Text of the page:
The Fairfield Shipbuilding and Engineering Company, Limited was a Scottish shipbuilding company in the Govan area on the Clyde in Glasgow. Fairfields, as it is often known, was a major warship builder, turning out many vessels for the Royal Navy and other navies through the First World War and the Second World War. It also built many transatlantic liners, including record breaking ships for the Cunard Line and Canadian Pacific, such as the Blue Riband winning sisters RMS Campania and RMS Lucania. At the other end of the scale Fairfields built fast cross channel mail steamers and ferries for locations around the world. These included ships for the Bosphorus crossing in Istanbul and some of the early ships used by Thomas Cook for developing tourism on the River Nile.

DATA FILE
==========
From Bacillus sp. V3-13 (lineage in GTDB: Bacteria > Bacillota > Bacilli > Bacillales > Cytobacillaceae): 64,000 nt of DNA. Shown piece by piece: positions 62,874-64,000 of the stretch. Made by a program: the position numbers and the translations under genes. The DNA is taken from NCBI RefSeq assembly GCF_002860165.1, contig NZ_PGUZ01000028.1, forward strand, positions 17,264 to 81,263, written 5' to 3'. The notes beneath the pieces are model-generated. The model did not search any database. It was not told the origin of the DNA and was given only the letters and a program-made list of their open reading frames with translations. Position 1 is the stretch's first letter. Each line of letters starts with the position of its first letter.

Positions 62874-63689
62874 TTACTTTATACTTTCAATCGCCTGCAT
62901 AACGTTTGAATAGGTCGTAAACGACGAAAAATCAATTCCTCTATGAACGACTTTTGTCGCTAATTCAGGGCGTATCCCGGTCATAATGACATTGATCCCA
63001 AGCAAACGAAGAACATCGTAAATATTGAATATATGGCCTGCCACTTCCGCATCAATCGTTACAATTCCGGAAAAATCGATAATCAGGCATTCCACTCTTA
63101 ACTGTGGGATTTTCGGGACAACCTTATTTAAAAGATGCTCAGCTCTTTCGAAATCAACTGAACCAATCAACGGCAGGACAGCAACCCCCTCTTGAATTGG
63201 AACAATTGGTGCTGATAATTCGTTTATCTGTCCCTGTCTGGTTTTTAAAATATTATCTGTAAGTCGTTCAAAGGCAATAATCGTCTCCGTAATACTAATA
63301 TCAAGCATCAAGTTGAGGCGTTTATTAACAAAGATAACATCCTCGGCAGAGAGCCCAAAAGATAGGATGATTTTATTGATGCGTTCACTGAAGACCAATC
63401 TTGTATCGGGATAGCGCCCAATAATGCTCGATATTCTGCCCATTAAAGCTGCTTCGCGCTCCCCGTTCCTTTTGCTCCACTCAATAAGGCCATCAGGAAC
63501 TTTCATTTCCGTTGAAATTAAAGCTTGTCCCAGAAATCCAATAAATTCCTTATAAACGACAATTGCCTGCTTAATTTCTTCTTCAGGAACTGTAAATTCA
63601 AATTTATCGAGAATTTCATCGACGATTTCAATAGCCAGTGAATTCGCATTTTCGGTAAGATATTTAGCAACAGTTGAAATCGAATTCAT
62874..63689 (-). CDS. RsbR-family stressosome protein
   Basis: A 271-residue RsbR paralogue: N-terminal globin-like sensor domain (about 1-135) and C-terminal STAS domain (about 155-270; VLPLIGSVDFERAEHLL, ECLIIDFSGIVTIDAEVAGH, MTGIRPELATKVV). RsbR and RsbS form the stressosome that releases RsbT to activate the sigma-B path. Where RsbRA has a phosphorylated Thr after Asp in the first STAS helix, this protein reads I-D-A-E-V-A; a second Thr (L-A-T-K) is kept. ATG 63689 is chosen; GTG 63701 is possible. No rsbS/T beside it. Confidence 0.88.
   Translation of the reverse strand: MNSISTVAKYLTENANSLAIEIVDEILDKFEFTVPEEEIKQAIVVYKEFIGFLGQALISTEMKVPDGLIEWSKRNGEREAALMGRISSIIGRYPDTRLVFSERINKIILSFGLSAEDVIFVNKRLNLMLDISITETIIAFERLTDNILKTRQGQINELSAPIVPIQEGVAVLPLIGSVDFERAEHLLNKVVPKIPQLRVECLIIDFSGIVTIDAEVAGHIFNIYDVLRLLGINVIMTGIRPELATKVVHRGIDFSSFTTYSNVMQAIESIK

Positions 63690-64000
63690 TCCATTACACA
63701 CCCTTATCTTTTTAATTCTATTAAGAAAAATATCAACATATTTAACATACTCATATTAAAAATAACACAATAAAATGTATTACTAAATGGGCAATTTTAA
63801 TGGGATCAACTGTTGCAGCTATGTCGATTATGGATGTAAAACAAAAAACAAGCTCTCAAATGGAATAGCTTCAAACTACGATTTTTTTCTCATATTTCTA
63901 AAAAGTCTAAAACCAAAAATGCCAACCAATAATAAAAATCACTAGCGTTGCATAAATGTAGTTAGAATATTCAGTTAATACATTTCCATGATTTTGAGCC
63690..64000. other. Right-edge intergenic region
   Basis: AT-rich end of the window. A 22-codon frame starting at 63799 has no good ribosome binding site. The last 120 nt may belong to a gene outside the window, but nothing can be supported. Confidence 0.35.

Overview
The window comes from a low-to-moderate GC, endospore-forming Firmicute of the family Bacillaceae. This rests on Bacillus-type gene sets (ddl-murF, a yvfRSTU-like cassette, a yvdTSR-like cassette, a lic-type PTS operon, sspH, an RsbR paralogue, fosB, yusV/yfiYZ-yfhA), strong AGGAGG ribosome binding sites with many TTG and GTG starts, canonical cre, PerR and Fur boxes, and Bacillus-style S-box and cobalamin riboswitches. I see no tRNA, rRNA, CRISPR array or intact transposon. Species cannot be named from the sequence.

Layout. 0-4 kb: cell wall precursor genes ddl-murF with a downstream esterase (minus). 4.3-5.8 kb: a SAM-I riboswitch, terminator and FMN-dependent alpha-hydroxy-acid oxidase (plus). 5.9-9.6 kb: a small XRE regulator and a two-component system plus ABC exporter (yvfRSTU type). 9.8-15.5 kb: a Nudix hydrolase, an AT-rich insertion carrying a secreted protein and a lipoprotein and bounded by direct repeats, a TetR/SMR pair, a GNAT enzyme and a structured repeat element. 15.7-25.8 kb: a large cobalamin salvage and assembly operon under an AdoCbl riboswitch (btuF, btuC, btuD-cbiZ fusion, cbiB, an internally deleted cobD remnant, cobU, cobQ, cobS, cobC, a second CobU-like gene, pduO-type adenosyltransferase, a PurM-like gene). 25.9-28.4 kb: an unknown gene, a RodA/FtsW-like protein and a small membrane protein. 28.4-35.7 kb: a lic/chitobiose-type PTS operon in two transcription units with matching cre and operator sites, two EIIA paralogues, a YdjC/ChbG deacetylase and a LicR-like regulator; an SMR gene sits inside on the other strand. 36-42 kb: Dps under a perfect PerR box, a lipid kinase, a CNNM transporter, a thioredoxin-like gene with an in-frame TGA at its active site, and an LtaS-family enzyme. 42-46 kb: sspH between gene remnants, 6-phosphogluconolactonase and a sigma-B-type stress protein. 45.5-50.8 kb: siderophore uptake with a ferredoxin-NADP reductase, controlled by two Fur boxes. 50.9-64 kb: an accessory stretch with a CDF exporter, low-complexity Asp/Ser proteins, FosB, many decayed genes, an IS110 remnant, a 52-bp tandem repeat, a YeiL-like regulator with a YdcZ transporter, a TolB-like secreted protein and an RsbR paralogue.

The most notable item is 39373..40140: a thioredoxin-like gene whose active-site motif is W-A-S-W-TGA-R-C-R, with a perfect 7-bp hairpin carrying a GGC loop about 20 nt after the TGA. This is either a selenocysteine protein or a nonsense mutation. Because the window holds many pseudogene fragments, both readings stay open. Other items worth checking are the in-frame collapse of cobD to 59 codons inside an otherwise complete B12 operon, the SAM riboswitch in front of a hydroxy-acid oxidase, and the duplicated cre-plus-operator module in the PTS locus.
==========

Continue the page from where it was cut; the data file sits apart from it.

Charles Randolph, who began trading as a millwright, founded the business as Randolph & Elliott by building engines and machinery in the Tradeston district of Glasgow in 1834. John Elder joined the business in 1852 and it then diversified into shipbuilding as Randolph, Elder and Company, acquiring the Govan Old Shipyard in 1858. The first ship was built in 1861 as No 14.
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